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VASSER v. CARLINI. (01/17/56)


January 17, 1956


Appeals, Nos. 3 and 4, April T., 1955, from judgment of Court of Common Pleas of Allegheny County, April T., 1950, No. 223, in case of Amy Vasser et vir v. Vincenzo Carlini and the City of Pittsburgh. Judgment reversed.


Marvin J. Apple, with him Meyer W. Gordon, for appellants.

William F. Cercone, for appellee.

Before Rhodes, P.j., Hirt, Ross, Gunther, Wright, Woodside, and Ervin, JJ.

Author: Woodside

[ 180 Pa. Super. Page 273]


This is an appeal from the order of the Court of Common Pleas of Allegheny County entering judgment non obstante veredicto for the defendants after verdicts for the plaintiffs in a trespass action growing out of an injury received by the wife-plaintiff on an icy pavement.

The wife-plaintiff was walking down a hill during late afternoon of January 13, 1948 on the sidewalk in front of defendant Vincenzo Carlini's property at 4011 Vinceton St., Pittsburgh, when she slipped on ridges of ice and was seriously injured.

The jury brought in a verdict of $1500 in her favor and $500 in her husband's favor against the defendants, Carlini and the City of Pittsburgh, and a verdict over in favor of the City and against Carlini in the sum of $2000.

Upon motions for new trial and judgment n.o.v. the lower court refused the motions for a new trial but entered judgment n.o.v. on the ground that "the plaintiff failed to prove constructive notice by testimony that was adequate." There is thus a very narrow question before us. Was there any evidence to support a finding that the defendants had constructive notice of the dangerous condition?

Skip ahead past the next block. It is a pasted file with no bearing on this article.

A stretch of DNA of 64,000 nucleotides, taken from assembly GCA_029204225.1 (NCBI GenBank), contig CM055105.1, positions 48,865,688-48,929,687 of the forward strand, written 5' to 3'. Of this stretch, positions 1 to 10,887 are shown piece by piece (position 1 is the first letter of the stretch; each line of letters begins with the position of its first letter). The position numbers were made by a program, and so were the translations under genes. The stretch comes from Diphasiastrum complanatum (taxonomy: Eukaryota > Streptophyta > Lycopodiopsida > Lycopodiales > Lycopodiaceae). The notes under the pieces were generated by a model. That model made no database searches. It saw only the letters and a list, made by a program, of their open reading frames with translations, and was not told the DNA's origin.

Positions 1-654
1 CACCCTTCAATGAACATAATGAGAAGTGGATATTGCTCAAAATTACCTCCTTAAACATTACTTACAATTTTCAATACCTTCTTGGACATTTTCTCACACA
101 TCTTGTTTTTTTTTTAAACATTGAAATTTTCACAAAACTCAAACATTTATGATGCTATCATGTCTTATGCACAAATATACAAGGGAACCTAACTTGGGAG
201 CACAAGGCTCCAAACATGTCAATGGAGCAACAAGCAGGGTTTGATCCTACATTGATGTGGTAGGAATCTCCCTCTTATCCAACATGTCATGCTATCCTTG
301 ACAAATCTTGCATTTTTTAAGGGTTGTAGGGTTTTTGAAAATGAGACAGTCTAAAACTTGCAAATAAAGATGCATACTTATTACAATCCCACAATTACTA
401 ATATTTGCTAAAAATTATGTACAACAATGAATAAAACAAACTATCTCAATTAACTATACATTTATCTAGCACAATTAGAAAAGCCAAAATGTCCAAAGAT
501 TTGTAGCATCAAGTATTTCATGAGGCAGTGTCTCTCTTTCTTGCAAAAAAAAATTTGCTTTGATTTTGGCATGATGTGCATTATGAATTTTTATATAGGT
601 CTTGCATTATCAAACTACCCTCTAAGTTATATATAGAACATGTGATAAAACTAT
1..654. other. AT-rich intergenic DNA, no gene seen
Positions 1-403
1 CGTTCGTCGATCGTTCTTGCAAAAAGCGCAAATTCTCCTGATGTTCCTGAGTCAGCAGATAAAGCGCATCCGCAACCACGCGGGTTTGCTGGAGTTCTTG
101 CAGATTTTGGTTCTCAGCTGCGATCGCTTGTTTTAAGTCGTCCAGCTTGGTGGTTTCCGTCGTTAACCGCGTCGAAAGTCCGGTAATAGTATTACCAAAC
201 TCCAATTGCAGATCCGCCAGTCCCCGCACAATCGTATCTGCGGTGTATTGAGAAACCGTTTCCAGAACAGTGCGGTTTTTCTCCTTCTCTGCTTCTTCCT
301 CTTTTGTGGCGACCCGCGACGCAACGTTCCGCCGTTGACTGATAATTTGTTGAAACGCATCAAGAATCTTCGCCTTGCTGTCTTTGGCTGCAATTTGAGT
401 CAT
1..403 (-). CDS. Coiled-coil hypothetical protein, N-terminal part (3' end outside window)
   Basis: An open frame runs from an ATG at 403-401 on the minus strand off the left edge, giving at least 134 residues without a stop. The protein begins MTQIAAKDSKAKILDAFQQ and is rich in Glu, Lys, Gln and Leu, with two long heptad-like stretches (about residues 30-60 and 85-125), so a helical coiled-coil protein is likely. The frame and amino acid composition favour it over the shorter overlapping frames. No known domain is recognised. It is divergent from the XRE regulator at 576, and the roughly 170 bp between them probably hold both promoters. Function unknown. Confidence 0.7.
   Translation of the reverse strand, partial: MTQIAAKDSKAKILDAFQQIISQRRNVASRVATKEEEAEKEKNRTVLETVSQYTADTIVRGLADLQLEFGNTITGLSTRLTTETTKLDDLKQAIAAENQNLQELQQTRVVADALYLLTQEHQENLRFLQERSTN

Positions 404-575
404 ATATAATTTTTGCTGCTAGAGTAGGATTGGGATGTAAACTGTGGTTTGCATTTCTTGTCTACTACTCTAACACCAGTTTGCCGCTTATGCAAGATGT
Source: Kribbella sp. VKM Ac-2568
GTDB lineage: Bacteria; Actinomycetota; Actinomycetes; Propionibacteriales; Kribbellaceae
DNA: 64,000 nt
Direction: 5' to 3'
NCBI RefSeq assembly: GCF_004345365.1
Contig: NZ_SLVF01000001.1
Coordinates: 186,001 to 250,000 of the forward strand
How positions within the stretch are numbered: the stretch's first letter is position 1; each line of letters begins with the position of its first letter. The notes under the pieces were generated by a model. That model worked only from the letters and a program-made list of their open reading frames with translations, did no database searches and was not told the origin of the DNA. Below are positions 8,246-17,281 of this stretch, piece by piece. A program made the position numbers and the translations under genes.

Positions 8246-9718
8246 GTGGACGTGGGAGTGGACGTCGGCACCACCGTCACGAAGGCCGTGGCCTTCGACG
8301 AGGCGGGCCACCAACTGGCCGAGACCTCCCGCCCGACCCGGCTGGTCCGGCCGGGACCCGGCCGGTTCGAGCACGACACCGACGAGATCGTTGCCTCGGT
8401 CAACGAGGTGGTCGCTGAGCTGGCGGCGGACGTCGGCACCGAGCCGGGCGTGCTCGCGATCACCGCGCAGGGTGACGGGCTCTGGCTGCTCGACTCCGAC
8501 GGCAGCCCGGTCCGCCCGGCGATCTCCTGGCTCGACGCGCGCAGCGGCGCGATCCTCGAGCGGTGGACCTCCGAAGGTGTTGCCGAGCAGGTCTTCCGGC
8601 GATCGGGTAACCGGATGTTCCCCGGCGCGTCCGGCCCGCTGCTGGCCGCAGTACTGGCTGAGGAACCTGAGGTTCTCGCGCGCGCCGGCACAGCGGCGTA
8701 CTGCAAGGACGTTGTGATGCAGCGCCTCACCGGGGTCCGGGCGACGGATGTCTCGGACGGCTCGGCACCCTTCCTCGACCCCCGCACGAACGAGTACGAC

There is no absolute duty on the part of an owner to keep his sidewalks free from snow and ice at all

[ 180 Pa. Super. Page 274]

    times but there is a duty to remove the accumulation within a reasonable time after notice that a dangerous condition exists. Milburn v. Knights of Columbus Home Assn., 167 Pa. Superior Ct. 509, 511, 76 A.2d 466 (1950). If the dangerous condition is of such long duration as to be generally observable, the city and property owner are chargeable with constructive notice. McLaughlin v. City of Corry, 77 Pa. 109 (1874). The burden is upon the plaintiffs to show either actual notice or circumstances from which the owner and city can reasonably be charged with constructive notice of its presence. What will amount to constructive notice of a dangerous condition existing upon defendant's premises necessarily varies under the circumstances of each case. Bremer v. W. W. Smith, Inc., 126 Pa. Superior Ct. 408, 411, 191 A. 395 (1937).

In Jeske v. City of Pittsburgh, 110 Pa. Superior Ct. 274, 277, 168 A. 323 (1933), this court held that the evidence was sufficient to establish constructive notice to the city of a defective platform where the only evidence that the condition existed prior to the injury was the testimony of the plaintiff's son who stated that he observed the condition a week before the injury. The court there pointed out that the trial judge could not disregard this testimony merely because it was not corroborated.

In Zieg v. Pittsburgh, 348 Pa. 155, 158, 34 A.2d 511 (1943) the court stated: "There is ample evidence that the accumulation of ice had existed for several weeks prior to the day of the accident; that this condition existed every winter for the past fifteen years; and that appellant had done nothing to remedy the dangerous condition or to remove its cause."